Moody's Harshes M&T's Deal Mellow: Street Whispers
Corrected to show that while M&T's common shareholders need to approve the amendment to the former TARP preferred shares, the U.S. Treasury approved the amendment before the public offering, so the new preferred shareholders will not be voting on the preferred dividend rate of 6.375%, effective on November 15, 2013.
NEW YORK (TheStreet) -- Moody's is trying to crash a bank merger party.
Following a very positive equity market reaction to a merger deal between M&T Bank Corp.(BBT) of Buffalo, N.Y., and Hudson City Bancorp of Paramus, N.J., Moody's Investor Service late on Monday placed M&T and its subsidiaries on review for a possible credit rating downgrade.
Moody's said its review would "primarily focus on the credit profile of Hudson City, an unrated thrift holding company, and the integration challenges that it presents," as "the acquisition of Hudson City will substantially heighten M&T's exposure to residential mortgages through the addition of its $28 billion portfolio." The ratings agency said it "will analyze the acquired residential mortgage portfolio for potential losses versus M&T's estimated credit mark of 1.5% and its overall capital position."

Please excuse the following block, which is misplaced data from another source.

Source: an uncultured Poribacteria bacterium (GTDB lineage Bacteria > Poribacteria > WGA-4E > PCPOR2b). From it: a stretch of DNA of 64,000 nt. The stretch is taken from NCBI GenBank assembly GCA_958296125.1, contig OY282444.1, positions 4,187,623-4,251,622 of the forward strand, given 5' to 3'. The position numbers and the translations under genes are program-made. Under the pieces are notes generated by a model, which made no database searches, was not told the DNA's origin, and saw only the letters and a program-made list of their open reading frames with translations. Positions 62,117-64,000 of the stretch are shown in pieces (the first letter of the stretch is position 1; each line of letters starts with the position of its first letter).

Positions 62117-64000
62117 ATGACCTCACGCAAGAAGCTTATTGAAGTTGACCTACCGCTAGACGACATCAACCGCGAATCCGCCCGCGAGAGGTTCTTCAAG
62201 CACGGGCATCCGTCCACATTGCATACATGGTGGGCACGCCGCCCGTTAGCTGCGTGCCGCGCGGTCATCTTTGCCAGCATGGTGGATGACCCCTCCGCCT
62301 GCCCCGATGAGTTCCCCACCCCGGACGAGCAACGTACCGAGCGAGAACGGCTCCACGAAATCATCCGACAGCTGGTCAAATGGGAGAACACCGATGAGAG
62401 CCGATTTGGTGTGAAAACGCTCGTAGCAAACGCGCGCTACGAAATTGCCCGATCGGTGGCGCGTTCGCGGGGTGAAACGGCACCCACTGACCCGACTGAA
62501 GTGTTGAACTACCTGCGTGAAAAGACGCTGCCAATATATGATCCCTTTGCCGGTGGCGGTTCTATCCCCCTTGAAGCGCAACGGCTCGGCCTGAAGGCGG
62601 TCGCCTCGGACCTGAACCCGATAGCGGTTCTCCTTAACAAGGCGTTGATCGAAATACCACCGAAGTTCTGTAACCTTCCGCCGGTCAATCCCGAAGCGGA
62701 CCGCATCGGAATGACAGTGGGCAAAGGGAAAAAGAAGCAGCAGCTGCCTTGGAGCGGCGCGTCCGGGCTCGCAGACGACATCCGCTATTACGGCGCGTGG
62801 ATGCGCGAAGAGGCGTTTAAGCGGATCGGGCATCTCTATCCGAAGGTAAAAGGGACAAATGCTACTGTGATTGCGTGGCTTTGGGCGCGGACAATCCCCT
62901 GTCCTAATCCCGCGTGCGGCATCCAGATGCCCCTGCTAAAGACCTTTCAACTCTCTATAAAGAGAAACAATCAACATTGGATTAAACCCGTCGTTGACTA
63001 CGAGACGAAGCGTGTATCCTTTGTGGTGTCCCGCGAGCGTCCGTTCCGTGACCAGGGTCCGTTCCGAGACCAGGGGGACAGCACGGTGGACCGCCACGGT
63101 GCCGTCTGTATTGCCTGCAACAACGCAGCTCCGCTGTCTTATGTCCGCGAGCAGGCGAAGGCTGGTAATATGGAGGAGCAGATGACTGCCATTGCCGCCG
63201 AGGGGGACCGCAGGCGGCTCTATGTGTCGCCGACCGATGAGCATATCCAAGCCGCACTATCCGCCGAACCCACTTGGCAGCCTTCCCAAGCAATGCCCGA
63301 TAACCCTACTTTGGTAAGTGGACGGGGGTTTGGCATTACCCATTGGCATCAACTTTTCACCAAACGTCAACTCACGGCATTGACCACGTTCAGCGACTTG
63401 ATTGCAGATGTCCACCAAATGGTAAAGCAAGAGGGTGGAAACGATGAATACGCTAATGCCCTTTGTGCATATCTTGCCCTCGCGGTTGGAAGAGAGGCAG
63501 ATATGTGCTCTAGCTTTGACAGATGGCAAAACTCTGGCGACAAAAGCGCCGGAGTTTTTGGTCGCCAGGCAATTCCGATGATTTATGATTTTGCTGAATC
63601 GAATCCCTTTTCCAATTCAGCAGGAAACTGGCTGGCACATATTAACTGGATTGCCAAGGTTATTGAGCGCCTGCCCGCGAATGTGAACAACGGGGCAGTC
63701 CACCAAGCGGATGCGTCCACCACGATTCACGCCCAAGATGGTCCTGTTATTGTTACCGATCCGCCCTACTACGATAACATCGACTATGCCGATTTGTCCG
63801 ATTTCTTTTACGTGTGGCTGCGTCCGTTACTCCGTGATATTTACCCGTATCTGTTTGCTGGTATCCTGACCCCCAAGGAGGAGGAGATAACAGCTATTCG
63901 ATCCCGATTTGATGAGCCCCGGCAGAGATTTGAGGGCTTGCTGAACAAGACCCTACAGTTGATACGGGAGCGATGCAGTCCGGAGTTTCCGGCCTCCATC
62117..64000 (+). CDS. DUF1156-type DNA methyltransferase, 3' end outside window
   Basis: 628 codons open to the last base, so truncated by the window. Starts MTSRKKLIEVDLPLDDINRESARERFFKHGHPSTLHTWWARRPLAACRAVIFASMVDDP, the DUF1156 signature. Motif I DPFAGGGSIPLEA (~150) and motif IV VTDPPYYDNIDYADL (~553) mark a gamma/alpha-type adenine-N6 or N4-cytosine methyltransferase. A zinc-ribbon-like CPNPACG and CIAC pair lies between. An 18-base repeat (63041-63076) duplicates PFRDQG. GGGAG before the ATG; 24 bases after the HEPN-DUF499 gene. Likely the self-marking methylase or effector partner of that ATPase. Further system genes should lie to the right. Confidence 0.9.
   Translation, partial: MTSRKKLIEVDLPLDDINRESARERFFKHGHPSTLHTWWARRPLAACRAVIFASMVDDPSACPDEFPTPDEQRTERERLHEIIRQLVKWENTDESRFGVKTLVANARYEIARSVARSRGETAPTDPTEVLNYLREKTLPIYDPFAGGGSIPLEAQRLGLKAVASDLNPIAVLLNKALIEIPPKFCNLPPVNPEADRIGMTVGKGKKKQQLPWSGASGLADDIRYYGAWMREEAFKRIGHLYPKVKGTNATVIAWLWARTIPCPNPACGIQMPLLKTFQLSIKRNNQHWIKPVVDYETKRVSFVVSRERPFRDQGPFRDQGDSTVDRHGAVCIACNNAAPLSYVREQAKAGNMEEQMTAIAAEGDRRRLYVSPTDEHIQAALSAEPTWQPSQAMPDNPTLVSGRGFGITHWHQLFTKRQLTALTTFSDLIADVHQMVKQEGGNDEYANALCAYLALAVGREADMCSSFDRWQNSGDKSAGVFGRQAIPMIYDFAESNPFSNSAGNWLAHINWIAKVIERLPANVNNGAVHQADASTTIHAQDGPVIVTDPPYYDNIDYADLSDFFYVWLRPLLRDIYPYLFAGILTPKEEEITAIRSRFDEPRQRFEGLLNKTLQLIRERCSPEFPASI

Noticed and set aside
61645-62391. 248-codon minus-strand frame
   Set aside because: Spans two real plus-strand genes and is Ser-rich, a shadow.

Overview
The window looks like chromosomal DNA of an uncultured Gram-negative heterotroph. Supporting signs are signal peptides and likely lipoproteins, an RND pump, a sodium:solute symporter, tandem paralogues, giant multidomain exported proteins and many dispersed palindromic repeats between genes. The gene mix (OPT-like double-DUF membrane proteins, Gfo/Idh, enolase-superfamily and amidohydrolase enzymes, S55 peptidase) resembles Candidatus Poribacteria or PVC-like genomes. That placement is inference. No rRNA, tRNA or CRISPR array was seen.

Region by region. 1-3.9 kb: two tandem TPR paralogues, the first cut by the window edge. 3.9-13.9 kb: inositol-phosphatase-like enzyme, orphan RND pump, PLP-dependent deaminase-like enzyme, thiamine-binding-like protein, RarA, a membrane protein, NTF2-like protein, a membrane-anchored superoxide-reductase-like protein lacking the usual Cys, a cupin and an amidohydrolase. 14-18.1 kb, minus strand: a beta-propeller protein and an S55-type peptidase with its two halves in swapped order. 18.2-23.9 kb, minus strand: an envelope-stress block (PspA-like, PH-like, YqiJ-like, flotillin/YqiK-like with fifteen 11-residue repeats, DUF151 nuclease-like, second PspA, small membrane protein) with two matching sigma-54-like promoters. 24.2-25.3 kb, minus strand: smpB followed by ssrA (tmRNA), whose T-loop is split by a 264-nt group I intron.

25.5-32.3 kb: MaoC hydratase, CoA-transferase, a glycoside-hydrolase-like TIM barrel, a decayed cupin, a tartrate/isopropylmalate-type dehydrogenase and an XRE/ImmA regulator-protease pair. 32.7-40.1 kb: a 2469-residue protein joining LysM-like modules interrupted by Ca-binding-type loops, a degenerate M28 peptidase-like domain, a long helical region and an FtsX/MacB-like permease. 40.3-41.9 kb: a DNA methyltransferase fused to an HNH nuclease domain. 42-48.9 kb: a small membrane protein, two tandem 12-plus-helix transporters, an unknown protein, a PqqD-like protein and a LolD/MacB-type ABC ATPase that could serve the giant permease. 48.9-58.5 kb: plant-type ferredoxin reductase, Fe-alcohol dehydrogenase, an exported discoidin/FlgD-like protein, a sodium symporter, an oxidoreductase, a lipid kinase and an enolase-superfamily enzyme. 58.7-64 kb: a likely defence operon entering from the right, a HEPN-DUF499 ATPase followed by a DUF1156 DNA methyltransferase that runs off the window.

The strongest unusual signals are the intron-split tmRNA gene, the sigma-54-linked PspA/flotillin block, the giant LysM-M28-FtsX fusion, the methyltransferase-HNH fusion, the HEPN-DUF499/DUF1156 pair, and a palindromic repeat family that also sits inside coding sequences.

Moody's currently has a senior debt rating of A3 for M&T, while main subsidiary Manufacturers & Traders Trust Co. has a bank financial strength rating of C+ and a baseline credit assessment of a2.
M&T early on Monday announced that it would acquire Hudson City for $3.7 billion in cash or stock, or $7.22 a share. This represented a 12% premium from Friday's closing price of $6.44, and Hudson City's shares rose 16% on Monday, to close at $7.45. M&T was up 5%, closing at $89.82.
Despite Moody's concern about Hudson City's credit quality, the thrift's big problem -- which eventually led to the sale -- has been a narrowing net interest margin, as the company struggled to disengage from its long-term leverage strategy of investing wholesale borrowings into mortgage-backed securities. Following a first-quarter 2011 restructuring that included a charge of $649.3 million to prepay $12.5 billion in higher-cost borrowing, the company prepaid another $4.3 billion in borrowings during the fourth quarter of last year, resulting in $440.7 million in charges.